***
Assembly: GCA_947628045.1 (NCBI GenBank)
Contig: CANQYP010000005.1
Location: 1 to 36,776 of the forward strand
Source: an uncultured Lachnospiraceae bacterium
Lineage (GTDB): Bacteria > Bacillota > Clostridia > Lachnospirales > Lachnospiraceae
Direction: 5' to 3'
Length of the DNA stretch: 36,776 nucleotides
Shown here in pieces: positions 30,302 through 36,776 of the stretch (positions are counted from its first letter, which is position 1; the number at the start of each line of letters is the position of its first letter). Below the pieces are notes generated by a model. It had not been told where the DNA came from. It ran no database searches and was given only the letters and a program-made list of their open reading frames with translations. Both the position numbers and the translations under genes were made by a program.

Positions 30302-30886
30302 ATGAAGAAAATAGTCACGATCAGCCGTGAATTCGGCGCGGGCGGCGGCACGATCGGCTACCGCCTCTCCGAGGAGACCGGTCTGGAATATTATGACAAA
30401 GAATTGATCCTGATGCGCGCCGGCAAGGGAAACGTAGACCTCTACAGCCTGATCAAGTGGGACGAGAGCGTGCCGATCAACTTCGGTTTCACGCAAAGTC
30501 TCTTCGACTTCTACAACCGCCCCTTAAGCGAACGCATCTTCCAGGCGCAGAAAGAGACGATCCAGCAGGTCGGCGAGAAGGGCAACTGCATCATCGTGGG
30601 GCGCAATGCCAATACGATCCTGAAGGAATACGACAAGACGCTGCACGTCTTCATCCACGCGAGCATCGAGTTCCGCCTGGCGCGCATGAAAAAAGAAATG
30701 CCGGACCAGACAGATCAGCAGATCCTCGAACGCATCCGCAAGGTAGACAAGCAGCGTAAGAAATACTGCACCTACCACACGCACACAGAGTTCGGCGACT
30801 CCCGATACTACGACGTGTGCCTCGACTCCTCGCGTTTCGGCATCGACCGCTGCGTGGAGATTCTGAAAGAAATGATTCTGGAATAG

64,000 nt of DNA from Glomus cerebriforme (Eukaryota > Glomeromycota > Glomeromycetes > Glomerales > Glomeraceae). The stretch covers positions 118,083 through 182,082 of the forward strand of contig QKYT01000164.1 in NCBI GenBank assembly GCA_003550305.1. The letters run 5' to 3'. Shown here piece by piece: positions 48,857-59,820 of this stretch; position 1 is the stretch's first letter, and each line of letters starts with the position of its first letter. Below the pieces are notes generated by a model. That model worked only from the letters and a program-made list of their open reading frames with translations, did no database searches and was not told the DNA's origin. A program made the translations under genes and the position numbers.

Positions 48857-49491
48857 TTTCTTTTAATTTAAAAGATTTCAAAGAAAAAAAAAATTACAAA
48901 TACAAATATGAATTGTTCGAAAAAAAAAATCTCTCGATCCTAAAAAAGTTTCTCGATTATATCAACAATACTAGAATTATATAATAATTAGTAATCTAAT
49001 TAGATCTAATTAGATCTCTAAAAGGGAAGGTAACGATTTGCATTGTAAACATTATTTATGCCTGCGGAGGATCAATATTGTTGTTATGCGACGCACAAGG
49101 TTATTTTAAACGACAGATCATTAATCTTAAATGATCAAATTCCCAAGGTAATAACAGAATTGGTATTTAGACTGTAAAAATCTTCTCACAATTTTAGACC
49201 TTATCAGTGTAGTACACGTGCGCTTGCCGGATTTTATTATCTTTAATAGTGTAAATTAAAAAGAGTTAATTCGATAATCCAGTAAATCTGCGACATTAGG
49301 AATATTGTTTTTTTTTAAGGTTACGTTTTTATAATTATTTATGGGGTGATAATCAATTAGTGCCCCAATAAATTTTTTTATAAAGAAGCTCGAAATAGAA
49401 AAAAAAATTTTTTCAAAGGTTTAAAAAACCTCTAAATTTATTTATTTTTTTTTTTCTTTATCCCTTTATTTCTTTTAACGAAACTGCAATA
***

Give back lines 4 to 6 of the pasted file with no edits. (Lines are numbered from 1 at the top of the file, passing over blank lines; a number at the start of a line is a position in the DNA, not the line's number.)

Source: an uncultured Lachnospiraceae bacterium
Lineage (GTDB): Bacteria > Bacillota > Clostridia > Lachnospirales > Lachnospiraceae
Direction: 5' to 3'